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emissions and her responsibility tovarious stakeholders.At first trading on a self-employed basis under a franchise from a large driver training provider,Eleanor had made a fair living and, with good pass rates, she had soon attracted direct customers,encouraging her to launch her own driving school. The next major step she had taken had beento take over SS Instruction (SSI) the business of her mentor Saul Sparrow, when he retired in2002. This had brought with it two fairly new vehicles and two franchised qualified instructors, plus a lease on a small office. Eleanor had amalgamated the new additions into J1. She felt thata name that reflected something about the business was important. As she was located near toJunction 1 of the M5 Motorway, the name told people from where she was operating and shefelt number one was associated with being the top, so she had chosen that name. At the time,she had often worried long into the night about whether this was a step that had come too soon.However, the bank had been amenable to a loan against the house which she inherited from her grandfather, David. With a lot of hard work and the long and often unsociable hours associatedwith driver training, Eleanor had made a success.Eleanor soon realised that, unless she expanded, the earning potential was always going to beconstrained by her available hours. Growth would mean more exposure to financial risk, so J1had become a private limited company on 1 January 2004. The next phase had been to engagethe services of additional instructors. Some had worked on a salary basis with commission for  bookings. Others were self-employed and were paid an hourly rate for all lessons deliveredas a result of bookings from J1. Eleanor paid the instructors a Pass bonus for every successfulstudent, since her major objectives had always been quality of instruction and the ultimatesafety of her students. Eleanor was also considering reviewing her operations in the light of an increased focus on environmental issues. Eleanor reasoned that profit would come fromsatisfied staff and customers – after all, the most cost-effective form of advertising was positiveword of mouth. J1 now offered a range of services, all very much different to the early days,she thought as she looked up from examining the accounts to the stack of promotional materialready to go out. Eleanor’s grandfather was a vehicle engineer and her Uncle Mike was a successful rally driver which probably explained her interest in cars. Eleanor was also a keen sportswoman and hadrowed at university and qualified as a gymnastics coach and fitness instructor, whilst studyingfor a Business Management Diploma. She now found it hard to get the exercise she wantedwhile sitting behind a steering wheel for long hours and then spending more time in front of her computer recording the day’s transactions and other necessary tasks in the running of a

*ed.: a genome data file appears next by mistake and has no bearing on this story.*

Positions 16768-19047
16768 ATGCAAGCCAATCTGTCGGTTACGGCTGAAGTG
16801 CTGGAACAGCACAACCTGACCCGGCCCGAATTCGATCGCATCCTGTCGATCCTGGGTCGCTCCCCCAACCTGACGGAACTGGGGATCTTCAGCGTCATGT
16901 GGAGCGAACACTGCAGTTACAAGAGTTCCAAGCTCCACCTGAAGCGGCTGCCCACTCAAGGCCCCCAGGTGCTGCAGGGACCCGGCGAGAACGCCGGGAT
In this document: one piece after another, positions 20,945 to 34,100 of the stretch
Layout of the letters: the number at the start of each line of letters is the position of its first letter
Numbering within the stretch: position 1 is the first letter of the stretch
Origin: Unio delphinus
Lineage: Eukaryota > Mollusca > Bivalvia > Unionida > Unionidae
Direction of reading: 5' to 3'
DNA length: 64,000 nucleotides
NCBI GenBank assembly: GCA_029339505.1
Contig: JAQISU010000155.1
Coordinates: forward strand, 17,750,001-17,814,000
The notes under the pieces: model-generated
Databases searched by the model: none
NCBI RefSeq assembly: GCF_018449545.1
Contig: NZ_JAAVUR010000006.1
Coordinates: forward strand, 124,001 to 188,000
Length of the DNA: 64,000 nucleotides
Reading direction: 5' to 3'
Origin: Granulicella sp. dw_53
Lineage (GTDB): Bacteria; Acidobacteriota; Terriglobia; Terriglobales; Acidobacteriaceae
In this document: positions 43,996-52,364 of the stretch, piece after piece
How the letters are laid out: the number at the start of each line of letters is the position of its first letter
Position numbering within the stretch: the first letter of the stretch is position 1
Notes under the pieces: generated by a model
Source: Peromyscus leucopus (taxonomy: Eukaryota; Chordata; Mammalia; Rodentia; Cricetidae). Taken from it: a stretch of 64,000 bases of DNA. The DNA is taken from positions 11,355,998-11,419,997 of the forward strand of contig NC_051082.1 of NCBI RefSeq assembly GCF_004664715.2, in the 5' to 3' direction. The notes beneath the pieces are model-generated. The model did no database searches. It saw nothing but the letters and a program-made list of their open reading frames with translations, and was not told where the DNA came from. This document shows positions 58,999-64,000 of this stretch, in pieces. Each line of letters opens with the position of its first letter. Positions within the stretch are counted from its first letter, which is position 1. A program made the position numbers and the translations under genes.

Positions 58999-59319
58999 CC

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You have already seen the following text, which gives details of a case study. It is included in thepaper for reference. Read it again carefully and then answer ALL questions